The dam was 72 feet (22 m) high and 931 feet (284 m) long. Between 1881 when the club was opened, and 1889, the dam frequently sprung leaks and was patched, mostly with mud and straw. Additionally a previous owner removed and sold for scrap the 3 cast iron discharge pipes that previously allowed a controlled release of water. There had been some speculation as to the dam's integrity, and concerns had been raised by the head of the Cambria Iron Works downstream in Johnstown. However, no major corrective action was taken, and the flawed dam held the waters of Lake Conemaugh back until the disaster of May 31, 1889. is the 151st day of the year (152nd in leap years) in the Gregorian calendar. ... Year 1889 (MDCCCLXXXIX) was a common year starting on Tuesday (link will display the full calendar) of the Gregorian calendar (or a common year starting on Sunday of the 12-day slower Julian calendar). ...


The Great Flood of 1889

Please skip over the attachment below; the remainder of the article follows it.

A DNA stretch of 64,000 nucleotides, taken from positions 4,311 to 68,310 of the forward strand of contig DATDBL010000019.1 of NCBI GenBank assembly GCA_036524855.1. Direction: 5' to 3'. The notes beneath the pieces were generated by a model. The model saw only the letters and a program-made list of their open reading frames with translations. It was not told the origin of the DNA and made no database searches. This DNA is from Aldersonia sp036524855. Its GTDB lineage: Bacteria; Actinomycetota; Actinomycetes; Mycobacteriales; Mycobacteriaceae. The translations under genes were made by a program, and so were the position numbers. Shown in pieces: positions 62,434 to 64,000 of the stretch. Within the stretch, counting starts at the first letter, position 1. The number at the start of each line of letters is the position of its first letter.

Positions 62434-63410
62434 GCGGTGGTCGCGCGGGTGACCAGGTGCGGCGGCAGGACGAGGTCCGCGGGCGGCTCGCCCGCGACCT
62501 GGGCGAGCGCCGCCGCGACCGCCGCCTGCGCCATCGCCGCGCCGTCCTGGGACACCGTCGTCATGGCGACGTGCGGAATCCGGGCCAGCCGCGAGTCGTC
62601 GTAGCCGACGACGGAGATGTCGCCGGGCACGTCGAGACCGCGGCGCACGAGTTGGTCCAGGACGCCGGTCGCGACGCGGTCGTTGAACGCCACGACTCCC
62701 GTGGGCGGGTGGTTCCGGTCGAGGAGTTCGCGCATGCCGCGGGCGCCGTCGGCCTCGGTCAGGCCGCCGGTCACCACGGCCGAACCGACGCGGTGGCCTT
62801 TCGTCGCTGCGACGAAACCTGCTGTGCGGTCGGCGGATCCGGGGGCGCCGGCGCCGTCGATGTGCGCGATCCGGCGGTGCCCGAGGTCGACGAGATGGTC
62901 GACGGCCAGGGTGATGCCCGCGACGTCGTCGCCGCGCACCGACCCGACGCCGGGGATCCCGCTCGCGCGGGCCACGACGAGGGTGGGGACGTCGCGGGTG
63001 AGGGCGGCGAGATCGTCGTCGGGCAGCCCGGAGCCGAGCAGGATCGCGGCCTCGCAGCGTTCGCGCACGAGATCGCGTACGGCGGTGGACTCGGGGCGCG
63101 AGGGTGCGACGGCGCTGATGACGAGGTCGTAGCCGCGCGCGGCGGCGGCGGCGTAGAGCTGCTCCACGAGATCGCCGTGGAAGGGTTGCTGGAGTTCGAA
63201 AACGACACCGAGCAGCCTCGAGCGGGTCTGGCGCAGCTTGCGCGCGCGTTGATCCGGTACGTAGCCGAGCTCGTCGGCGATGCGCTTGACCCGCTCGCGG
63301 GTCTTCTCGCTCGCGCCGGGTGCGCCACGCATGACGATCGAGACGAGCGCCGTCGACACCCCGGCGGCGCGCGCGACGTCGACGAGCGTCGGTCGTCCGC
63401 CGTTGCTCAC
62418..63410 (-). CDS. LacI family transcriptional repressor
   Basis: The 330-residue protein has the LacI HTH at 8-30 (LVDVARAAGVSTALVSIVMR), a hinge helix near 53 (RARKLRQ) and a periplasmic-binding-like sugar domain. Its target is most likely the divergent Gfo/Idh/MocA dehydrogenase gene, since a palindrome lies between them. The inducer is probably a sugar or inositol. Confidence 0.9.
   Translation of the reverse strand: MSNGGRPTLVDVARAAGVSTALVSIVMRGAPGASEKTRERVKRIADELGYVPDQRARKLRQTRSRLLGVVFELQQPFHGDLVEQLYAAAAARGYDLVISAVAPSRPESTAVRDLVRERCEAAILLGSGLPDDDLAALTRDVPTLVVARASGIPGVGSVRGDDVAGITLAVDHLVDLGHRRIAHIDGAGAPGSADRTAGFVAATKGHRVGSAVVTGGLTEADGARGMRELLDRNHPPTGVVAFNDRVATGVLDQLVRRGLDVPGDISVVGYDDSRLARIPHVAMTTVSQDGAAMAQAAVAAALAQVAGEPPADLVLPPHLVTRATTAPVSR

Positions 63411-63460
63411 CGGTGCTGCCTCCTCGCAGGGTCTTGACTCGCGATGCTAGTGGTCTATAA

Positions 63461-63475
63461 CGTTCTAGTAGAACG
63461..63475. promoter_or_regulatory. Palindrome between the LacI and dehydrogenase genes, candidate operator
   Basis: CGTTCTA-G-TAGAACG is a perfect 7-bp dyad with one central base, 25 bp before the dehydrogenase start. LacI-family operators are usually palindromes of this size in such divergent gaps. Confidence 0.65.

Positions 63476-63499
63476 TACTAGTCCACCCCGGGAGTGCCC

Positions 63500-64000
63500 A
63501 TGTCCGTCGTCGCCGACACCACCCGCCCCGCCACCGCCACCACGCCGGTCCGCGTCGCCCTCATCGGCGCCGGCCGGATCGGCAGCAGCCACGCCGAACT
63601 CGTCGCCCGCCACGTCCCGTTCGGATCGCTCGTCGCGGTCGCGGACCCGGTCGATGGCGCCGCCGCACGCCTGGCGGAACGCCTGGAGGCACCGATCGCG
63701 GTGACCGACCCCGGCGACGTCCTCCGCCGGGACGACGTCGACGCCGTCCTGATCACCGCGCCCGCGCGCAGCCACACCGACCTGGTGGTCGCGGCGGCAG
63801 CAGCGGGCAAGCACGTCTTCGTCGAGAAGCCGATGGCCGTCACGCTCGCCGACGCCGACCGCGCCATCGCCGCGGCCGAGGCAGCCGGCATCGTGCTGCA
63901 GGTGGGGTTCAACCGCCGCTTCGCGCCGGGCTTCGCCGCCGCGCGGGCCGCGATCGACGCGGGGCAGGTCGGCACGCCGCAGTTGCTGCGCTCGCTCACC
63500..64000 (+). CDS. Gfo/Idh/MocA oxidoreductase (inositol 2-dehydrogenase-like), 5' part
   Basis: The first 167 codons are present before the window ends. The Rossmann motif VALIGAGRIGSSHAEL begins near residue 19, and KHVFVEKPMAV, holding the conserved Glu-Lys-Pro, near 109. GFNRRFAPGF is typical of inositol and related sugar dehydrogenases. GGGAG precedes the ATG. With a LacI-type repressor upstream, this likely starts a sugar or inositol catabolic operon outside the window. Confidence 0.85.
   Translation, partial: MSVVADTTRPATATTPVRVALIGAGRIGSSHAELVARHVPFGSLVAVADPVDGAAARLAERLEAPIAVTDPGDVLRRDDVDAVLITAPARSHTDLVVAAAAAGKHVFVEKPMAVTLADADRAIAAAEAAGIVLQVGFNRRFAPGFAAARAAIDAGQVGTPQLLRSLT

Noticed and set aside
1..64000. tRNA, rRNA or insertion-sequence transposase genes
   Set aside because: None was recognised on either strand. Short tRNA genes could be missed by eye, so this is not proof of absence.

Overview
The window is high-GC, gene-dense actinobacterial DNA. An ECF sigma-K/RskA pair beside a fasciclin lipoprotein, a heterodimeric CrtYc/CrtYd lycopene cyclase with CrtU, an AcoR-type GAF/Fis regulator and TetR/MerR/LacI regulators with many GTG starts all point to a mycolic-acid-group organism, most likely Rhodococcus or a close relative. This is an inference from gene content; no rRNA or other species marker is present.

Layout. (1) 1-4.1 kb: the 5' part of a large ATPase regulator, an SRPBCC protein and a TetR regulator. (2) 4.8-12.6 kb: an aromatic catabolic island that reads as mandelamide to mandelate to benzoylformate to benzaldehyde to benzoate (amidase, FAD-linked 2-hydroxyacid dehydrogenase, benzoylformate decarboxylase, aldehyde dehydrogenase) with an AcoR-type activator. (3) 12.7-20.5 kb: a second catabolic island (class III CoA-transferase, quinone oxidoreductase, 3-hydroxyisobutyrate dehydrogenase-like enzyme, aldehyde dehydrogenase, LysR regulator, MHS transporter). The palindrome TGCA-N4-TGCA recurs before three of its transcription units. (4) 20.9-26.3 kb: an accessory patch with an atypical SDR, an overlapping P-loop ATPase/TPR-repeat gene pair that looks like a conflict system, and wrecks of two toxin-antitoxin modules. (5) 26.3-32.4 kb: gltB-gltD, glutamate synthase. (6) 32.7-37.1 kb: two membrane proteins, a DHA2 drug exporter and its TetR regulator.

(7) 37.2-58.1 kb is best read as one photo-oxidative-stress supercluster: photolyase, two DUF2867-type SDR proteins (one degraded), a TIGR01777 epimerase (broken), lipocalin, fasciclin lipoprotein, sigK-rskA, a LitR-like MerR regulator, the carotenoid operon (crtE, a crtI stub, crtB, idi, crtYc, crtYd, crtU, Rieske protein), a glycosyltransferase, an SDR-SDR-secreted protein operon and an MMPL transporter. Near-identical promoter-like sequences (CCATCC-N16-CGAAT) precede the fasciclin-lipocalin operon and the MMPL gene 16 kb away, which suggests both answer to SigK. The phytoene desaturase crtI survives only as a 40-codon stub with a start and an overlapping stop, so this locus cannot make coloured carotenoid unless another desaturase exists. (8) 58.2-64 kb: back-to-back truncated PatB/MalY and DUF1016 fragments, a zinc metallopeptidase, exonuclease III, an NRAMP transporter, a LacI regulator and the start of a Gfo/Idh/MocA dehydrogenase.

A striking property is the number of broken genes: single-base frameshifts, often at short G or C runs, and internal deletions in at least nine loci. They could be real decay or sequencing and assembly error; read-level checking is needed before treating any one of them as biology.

On May 28, 1889, a storm formed over Nebraska and Kansas, moving east. When the storm struck the Johnstown-South Fork area two days later it was the worst downpour that had ever been recorded in that section of the country. The U.S. Army Signal Corps estimated that 6 to 10 inches (150 to 250 mm) of rain fell in 24 hours over the entire section. During the night small creeks became roaring torrents, ripping out trees and debris. Telegraph lines were downed and rail lines were washed out. Before daybreak the Conemaugh River that ran through Johnstown was about to leave its banks. is the 148th day of the year (149th in leap years) in the Gregorian calendar. ... Year 1889 (MDCCCLXXXIX) was a common year starting on Tuesday (link will display the full calendar) of the Gregorian calendar (or a common year starting on Sunday of the 12-day slower Julian calendar). ... Official language(s) English Capital Lincoln Largest city Omaha Largest metro area Omaha Area  Ranked 16th  - Total 77,421 sq mi (200,520 km²)  - Width 210 miles (340 km)  - Length 430 miles (690 km)  - % water 0. ... This article is about the U.S. state. ... The U.S. Army Signal Corps was founded in 1861 by United States Army Major Albert J. Myer, a physician by training. ... This article is about precipitation. ... Telegraphy (from the Greek words tele = far away and grapho = write) is the long distance transmission of written messages without physical transport of letters, originally over wire. ... The Conemaugh River is a tributary of the Kiskiminetas River, approximately 70 mi (113 km) long, in western Pennsylvania in the United States. ...